According to court documents Mason Sisk had attempted to murder his stepmother Mary Sisk by putting peanut butter into her coffee as she was highly allergic to nuts
On the day of the murders Mason Sisk would fatally shoot his father John Sisk, 38, adoptive mother Mary Sisk, 35, and half-siblings Kane, six, Rorrie, four, and Colson, six months. All of the victims were fatally shot in the head
Mason Sisk would be arrested, convicted and sentenced to life in prison without parole
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Mason has yet to enter the Alabama Department of Corrections
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Mason Sisk, the north Alabama teenager who killed his adoptive parents and three of his siblings in 2019, was sentenced Thursday to life in state prison without parole by a Limestone County judge.
Sisk, who was 14 at the time of the Sept. 2, 2019, slayings in Elkmont, shot and killed parents Mary Sisk, 35, father John Sisk, 38, and siblings Kane, 6, Rorrie, 4, and Colson, 6 months.
Sisk, 19, was convicted in April of four counts of capital murder
Although he was charged with capital offenses, Sisk was ineligible for the death penalty because he was a minor at the time of the killings.
His sentence was not available in court records of Thursday afternoon, but WAAY reported Sisk was sentenced to life in prison without the possibility of parole.
Mary Sisk’s brother, Douglas Prater, recalled during his impact victim statement in July how he came home with gifts for everyone, including Sisk, on the day of the murders – gifts that eventually went into caskets.
Other family members recounted how Mary Sisk was about to seek a doctorate at the time of her death. They recalled Sisk’s adoptive grandmother, who died recently of a heart attack, described as Sisk’s “one supporter.”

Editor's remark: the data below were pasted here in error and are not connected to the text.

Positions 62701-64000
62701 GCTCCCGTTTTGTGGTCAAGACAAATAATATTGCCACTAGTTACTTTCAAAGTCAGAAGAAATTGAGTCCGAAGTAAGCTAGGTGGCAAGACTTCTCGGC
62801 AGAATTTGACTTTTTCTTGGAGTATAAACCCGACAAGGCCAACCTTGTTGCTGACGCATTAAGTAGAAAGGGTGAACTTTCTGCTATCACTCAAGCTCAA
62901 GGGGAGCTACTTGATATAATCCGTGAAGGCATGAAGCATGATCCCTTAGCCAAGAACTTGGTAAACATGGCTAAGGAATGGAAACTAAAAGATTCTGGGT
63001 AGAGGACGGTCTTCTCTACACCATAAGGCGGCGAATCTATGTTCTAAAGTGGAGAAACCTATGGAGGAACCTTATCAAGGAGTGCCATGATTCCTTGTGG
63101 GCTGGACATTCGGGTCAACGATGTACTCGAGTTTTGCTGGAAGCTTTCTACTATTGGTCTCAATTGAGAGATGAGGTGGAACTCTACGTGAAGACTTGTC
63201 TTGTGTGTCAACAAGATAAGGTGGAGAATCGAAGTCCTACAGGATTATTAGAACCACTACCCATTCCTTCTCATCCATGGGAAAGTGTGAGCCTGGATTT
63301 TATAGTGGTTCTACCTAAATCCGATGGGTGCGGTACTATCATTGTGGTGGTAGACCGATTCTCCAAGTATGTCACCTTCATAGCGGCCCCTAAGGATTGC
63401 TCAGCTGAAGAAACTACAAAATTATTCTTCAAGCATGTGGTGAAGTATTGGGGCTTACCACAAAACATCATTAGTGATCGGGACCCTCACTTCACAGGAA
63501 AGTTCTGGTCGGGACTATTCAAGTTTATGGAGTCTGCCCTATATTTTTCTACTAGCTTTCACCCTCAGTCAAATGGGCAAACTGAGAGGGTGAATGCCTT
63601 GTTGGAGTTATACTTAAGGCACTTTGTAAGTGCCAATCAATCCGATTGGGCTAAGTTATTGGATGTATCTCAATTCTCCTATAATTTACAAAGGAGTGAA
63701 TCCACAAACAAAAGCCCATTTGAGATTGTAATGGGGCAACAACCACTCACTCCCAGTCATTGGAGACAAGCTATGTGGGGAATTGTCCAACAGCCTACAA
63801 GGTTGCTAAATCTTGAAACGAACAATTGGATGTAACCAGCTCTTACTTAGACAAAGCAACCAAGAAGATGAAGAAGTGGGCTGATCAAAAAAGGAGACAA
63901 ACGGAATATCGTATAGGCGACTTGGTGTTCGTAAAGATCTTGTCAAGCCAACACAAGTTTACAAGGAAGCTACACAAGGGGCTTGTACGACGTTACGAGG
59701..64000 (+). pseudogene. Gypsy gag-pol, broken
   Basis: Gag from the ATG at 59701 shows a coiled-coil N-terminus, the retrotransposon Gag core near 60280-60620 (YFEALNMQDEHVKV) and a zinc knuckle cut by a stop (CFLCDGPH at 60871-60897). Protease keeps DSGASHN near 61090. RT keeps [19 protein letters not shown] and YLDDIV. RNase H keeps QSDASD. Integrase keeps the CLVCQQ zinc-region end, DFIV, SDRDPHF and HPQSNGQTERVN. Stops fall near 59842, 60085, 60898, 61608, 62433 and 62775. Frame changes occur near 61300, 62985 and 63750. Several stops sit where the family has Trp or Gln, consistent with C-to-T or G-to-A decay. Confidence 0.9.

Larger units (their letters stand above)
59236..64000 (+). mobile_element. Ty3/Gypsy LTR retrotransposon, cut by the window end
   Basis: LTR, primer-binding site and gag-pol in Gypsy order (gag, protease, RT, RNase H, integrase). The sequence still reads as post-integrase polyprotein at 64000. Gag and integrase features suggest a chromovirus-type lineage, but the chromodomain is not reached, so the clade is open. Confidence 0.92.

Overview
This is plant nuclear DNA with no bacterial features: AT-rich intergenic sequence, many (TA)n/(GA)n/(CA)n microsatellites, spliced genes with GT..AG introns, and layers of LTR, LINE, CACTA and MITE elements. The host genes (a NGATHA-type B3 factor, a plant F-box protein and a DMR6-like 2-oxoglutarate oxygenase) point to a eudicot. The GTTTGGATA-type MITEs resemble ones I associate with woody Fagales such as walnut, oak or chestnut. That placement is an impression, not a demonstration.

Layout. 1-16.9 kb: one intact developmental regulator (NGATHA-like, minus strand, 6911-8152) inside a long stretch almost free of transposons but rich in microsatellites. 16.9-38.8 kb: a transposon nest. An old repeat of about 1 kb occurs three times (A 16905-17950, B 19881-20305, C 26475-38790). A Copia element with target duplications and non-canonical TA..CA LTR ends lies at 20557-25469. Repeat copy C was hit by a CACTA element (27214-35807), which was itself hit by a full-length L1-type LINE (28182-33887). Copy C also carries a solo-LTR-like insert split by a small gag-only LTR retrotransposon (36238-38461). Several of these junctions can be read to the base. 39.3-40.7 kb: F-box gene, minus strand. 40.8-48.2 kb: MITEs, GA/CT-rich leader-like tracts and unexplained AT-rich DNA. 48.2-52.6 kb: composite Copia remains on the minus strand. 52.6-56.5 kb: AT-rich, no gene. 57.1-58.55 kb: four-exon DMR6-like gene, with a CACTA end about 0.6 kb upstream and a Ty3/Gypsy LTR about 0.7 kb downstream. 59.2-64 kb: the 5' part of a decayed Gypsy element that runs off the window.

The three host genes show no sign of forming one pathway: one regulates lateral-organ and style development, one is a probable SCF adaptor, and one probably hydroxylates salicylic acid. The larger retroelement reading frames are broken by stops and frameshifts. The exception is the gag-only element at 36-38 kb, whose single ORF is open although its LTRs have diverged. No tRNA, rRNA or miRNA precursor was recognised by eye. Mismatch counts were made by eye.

“My family has suffered so much,” Prater said.
“We haven’t been able to rest for years because of what you did. You were accepted into our family. Since you were four. I remember driving you to get video games, basketball practice. You’re in our family photos and that’s all we have left to remember our family by.”
“I do not know if I will ever forgive you, but I do grieve the loss of you. The child Mason that I knew died the day you murdered them,” Mary’s sister Katie said.
Charles Holladay, a witness for the defense, asked the judge to give Sisk a chance at rehabilitation.
“I don’t believe he did what he’s been convicted of doing,” Holladay said. “I don’t think he should be locked up at all.”
In Sisk’s first trial, Wise ordered a mistrial last year after a large amount of information from the cellphone of Mary Sisk became available to both parties during the trial
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An Alabama teenager has been convicted of killing five family members, including three young siblings, when he was 14 years old.
A jury deliberated for two hours Thursday before finding Mason Sisk, now 18, guilty of multiple counts of capital murder for the 2019 slayings. All five were shot in the head at their home in Elkmont. The youngest, Colson, was just 6 months old.
Sisk faces life in prison because of his age at the time of the killings. He’ll be sentenced on July 24.
Sisk initially told police he was in the basement playing video games when he heard gunshots and ran outside to see a vehicle pulling away, but he later told investigators he’d killed the five, prosecutors said.
“Yeah, they argue a lot, and I got fed up with it,” Sisk said in a video recording of the questioning. “And the kids were going through a lot.”
His defense attorneys argued the sheriff used manipulative interrogation tactics on a child who was fatigued, sleep deprived and traumatized by what happened, WAAY-TV reported.
John Wayne Sisk, age 38; Mary Sisk, age 35; Kane, age 6; Aurora, age 4; and the infant Colson were killed on Sept. 2, 2019.
The first attempt to prosecute Sisk ended in a mistrial last September after new evidence from Mary Sisk’s cellphone became available.
The Limestone County district attorney said he was pleased with Thursday’s verdict.
“Any life that is lost is horrific, but Mason Sisk killed three children and we wanted to communicate that,” District Attorney Brian C.T. Jones told WHNT-TV.
Defense attorney Shay Golden told the Huntsville TV station that he thinks there were mistakes in the trial, including, “information that we believe to be relevant was never really allowed to be discussed and considered.”
“We just feel like it’s inevitably going to have to be tried again,” Golden told the station.
The slayings rocked the quiet community of Elkmont, a tiny town of 500 residents just northwest of Huntsville and not far from the Alabama-Tennessee border.